Another way that wealthy US Americans ensure their children’s admission to Ivy League and comparable US institutions is legacy admissions, also known as “affirmative action for the rich,” a preference that most top 100 colleges and universities give to students who have a familial relationship to alumni of that institution, i.e., a mother or father who has a degree from the school in question.   Legacy students comprise about 14% of Harvard’s undergraduate student body and are accepted at five times the rate of their nonlegacy peers.  This translates into a nearly 34% acceptance rate vs. under 6% for those without the same connections.

It Doesn’t Matter What College Your Kids Attend (in the USA)

In a recent article entitled Back Off: It Doesn’t Matter What College Your Kids Attend, Peter Gray, a research professor at Boston College (MA, USA), referred to high school students as “the most stressed-out people in America, 83% of them attribute their stress to school.”  This also applies to children from upper class families in which pressure to achieve is especially high.  So why are some parents willing to do anything, including breaking the law, to “help” to guarantee that their sons and daughters will get admitted to prestigious institutions?  Because they believe that is the only key to success, however they define it?  For the bragging rights that accrue? So that their children will follow in their academic footsteps?  Does it really make a difference in terms of future income and happiness?

In two large-scale studies conducted by Stacy Dale, a mathematician, and Alan Krueger, an economist, of students who entered college in 1976 and another group in 1989, their research question was this:  If people have the same socioeconomic background, academic ability and motivation, will those who attend an elite institution of higher education make more money later in life than those who go to a non-elite school?  “Other things being equal, attending an elite school resulted in no income advantage over attending a less elite school, neither in the short term nor in the long term.”

Gray also referenced a 2014 survey by Gallup and Purdue University that assessed the extent to which 30,000 higher education graduates were, according to them, enthusiastic and committed to their work and thriving in their personal lives.  The key finding was that there were no significant relationships between their feedback and the type of college or university they attended, large or small, public or private, highly selective or less selective.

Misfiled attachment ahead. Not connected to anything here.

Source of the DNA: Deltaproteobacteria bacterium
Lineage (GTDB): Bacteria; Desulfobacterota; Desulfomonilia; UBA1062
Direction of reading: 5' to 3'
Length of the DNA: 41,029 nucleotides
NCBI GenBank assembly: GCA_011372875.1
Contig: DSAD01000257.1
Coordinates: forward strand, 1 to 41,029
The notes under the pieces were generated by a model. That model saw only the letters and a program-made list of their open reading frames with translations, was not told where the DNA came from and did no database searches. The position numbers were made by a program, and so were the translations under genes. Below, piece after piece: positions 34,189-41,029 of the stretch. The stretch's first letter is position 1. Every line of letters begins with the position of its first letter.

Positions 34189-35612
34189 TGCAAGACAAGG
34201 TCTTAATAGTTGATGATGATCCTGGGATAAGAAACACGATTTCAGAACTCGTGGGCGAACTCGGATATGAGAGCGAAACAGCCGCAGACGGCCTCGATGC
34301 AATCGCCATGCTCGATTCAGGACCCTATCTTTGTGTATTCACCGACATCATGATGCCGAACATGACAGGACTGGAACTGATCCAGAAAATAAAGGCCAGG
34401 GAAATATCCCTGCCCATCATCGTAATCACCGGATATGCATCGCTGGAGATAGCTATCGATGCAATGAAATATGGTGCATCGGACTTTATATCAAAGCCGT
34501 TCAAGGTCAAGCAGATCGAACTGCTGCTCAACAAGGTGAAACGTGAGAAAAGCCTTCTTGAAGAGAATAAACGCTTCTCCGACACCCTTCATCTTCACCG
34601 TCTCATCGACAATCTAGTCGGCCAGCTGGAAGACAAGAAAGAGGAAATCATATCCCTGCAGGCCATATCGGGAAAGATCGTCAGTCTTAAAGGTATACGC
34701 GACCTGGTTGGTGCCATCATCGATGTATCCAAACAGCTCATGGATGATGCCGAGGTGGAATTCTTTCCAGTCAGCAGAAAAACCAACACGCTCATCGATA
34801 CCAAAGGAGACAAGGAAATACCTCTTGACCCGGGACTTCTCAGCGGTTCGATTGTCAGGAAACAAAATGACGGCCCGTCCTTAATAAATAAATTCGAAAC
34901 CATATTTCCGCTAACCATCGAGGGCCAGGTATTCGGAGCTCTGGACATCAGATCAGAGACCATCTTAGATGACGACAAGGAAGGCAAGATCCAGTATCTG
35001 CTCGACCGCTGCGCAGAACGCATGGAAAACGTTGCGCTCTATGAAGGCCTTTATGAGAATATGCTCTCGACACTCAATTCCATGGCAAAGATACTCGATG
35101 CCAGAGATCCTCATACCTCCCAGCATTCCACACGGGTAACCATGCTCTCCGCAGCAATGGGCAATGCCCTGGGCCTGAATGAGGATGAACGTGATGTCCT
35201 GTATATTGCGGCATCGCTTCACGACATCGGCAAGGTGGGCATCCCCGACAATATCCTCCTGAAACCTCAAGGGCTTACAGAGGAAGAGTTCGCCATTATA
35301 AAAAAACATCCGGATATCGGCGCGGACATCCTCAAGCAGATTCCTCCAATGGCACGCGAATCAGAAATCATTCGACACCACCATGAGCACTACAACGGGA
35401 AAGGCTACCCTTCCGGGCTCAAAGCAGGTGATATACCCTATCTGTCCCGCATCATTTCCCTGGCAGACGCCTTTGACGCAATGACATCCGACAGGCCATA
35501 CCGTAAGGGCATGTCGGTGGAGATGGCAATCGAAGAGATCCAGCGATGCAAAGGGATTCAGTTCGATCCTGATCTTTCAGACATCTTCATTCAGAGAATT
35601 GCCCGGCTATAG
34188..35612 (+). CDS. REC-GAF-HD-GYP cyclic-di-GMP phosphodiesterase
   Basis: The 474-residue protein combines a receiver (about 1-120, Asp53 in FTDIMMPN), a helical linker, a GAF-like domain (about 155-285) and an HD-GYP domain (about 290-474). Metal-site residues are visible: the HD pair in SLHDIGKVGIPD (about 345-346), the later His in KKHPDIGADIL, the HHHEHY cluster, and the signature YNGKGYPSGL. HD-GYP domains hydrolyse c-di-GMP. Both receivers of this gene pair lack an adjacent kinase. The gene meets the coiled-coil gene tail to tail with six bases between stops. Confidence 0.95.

The good news for parents and students, at least in the US, is that it isn’t the type of school young people attend but what they do while they’re there that makes a difference in their lives.  What’s important is the nature and quality of their experiences in and outside of the classroom.  Professor Gray’s advice to parents was simple:  “Ease up.  Reassure your kids rather than stress them.  For happiness and meaning, they may need to spend less time grubbing for grades and more time pursuing their own interests.”

In other words, one of the primary goals of young people, with understanding and support from their parents, teachers, and others, should be to find their ikigai, an existential sweet spot that is the intersection of that which you love, that which are good at, that which the world needs, and that for which you can be paid.  That is how success should be defined in any country.

 

Mark A. Ashwill is an international educator who has lived in Vietnam since 2005. He is the co-founder and managing director of Capstone Vietnam, a full-service educational consulting company with offices in Hanoi and HCMC.  Ashwill served as country director of the Institute of International Education (IIE)-Vietnam from 2005-09. 

“Ethical agents should support direct student admissions”

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Students occasionally ask one co-author, who has lived and worked in Viet Nam since 2005, whether or not they can apply directly. The answer is an enthusiastic ‘Yes’, if they feel sufficiently confident.

The original working title, Imagine a World Without Agents, We Wonder If You Can – with a grateful nod to John Lennon – was probably too long, which is why the editor changed it to Ethical agents should support direct student admissions.  (Yes, Imagine was intended to be provocative but not clickbait. :-))